We continue with Film Goblin’s Behind the Scenes column. We cover the most interesting (and obscure) movies, music, people and events with some pics and factoids you probably already know, but if you don’t, even better! Feel free to recommend or contribute images or articles.
A Film-Maker’s Apocalypse
Francis Ford Coppola invested several million dollars of his own money in the film but after it went severely over budget he eventually had to mortgage his home and Napa Valley winery in order to finance the completion of the film.
The shoot was originally scheduled for six weeks. It ended up taking sixteen months and took Coppola three years to edit all the footage. The shoot was so agonizing on Coppola, he threatened suicide several times and wound up losing 100 pounds. Most of the dialogue was added in post-production and extraneous noise (such as helicopters) left many scenes with unusable audio. Randy Thom, one of the film’s sound mixers, said that the sound mix took over nine months to complete.
Chaos in Manila
The scene at the beginning with Captain Willard (Martin Sheen) alone in his hotel room was completely unscripted. Sheen told the crew to just let the cameras roll. Sheen was actually drunk in the scene and punched the mirror which was real glass, cutting his thumb. Sheen began sobbing and tried to attack Coppola. The crew were so disturbed by his actions that they wanted to stop shooting, but Coppola wanted to keep the cameras going.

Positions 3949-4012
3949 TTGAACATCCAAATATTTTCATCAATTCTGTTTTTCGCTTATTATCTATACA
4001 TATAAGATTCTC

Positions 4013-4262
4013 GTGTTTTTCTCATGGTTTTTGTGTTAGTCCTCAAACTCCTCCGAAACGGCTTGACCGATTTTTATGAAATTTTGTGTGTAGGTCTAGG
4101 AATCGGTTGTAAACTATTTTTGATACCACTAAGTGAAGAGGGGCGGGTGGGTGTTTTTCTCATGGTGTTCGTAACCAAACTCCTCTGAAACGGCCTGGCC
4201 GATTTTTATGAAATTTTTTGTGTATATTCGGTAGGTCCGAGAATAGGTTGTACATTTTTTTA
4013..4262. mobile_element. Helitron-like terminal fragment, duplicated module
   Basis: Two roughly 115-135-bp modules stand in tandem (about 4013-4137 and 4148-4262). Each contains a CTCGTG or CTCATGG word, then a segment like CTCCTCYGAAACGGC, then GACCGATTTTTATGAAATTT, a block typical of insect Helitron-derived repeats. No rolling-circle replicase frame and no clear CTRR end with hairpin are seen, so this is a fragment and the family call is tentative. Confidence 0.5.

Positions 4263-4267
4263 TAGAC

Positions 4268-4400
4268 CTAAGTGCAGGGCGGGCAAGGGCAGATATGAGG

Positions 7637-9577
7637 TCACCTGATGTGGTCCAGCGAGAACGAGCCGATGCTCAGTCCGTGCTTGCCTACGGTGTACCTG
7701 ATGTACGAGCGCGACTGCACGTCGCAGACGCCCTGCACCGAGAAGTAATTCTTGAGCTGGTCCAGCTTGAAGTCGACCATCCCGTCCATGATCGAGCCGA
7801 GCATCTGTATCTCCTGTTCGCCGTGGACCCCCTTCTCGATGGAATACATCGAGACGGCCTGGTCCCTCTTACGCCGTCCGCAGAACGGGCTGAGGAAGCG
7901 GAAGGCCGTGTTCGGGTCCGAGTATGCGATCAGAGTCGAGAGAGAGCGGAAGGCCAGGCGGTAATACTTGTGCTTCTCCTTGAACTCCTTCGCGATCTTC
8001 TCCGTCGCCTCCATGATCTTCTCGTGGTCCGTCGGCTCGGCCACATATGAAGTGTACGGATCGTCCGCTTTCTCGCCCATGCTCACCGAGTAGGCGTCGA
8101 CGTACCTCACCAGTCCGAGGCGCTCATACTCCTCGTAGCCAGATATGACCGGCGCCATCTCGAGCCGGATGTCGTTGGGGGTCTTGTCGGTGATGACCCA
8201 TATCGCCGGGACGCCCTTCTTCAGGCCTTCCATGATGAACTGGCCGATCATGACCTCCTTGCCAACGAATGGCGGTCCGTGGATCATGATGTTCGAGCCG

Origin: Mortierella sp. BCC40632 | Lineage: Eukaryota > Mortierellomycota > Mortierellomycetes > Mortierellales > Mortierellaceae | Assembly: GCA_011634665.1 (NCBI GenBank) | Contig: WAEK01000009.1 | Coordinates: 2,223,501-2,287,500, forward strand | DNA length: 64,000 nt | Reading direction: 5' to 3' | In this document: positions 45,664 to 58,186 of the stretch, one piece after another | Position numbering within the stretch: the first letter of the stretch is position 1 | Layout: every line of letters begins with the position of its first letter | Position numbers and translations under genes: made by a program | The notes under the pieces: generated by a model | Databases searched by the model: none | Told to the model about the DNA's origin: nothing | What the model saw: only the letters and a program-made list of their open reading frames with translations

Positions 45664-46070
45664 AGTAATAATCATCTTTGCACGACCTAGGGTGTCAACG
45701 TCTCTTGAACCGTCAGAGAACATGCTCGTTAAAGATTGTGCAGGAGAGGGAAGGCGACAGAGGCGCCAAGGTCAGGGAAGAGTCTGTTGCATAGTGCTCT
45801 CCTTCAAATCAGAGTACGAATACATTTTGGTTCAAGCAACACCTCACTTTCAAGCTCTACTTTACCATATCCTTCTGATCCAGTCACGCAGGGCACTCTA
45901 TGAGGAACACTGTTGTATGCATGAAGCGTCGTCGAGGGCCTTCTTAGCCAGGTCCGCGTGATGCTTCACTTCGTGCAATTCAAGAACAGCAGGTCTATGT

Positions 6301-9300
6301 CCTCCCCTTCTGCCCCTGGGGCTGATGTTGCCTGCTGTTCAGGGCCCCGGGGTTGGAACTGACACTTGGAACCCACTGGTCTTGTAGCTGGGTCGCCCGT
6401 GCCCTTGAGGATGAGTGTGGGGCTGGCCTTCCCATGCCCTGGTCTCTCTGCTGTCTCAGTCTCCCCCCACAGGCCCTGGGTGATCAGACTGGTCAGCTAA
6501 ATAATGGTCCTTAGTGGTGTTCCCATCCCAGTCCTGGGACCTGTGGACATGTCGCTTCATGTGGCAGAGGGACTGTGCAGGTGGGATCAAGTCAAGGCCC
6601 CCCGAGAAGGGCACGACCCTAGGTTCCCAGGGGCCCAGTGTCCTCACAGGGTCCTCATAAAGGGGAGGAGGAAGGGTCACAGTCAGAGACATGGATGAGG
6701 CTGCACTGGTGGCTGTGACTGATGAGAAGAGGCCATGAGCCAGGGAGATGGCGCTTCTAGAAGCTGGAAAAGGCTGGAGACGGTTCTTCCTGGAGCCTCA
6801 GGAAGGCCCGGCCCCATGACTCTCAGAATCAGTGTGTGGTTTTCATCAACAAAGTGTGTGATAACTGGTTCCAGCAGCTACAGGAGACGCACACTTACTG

Initially, Coppola considered offering the role of Willard to Al Pacino, but later said that Pacino would only have accepted the role if they could have filmed the movie in his New York City apartment. Jack Nicholson was also offered the role but turned it down.
“Charlie Don’t Surf”
Robert Duvall’s iconic Oscar-nominated performance as Lt. Col. Kilgore amounts to just eleven minutes of screen time. The movie’s line “I love the smell of napalm in the morning.” was voted as the #12 movie quote by the American Film Institute.
The canteen scene with Kilgore and the wounded Viet Cong is based on an actual incident. The real-life army officer really did say, “Any man brave enough to fight with his guts strapped to him can drink from my canteen any day”.
The helicopters used in the famous scene where the choppers swoop in on the village while playing “The Ride of the Valkyries” belonged to Philippines President Ferdinand Marcos who agreed to let his army supply the helicopters and pilots used in the film. The Marcos government were coincidentally fighting rebels in the area where filming was taking place, and sometimes helicopters and pilots had to withdrawn from filming when they were needed in battle, which caused further problems.
Strategies of Wits and Power
A great deal of angst over the production involved the increasingly impossible Marlon Brando. Coppola believed that Brando had researched Joseph Conrad’s novel “Heart of Darkness” and was well versed on his dialogue.
However, when Brando arrived on set to shoot, Coppola was horrified to find that Brando had never read the novel, did not know his lines, and had become extremely overweight. After some panicking, Coppola decided to film the 5’10” Brando as if he was a massively built, 6’5″ brute (to explain Brando’s size) and steered the camera clear of Brando’s bloated stomach.
Brando angered Coppola to the point that the director turned over the filming of Brando’s scenes to Jerry Ziesmer, the assistant director. Even though Brando turns in perhaps the most memorable role in the film, his role only amounts to about fifteen minutes of screen time.
According to Dennis Hopper, Brando yelled at him over a simple misunderstanding on the set. He then decided to deliberately antagonize Brando whenever he could. This resulted in Brando refusing to share the set with him and the one scene they share together being shot on separate nights.
This wraps up this Behind the Scenes thread. Here are a few more quality images from APOCALYPSE NOW.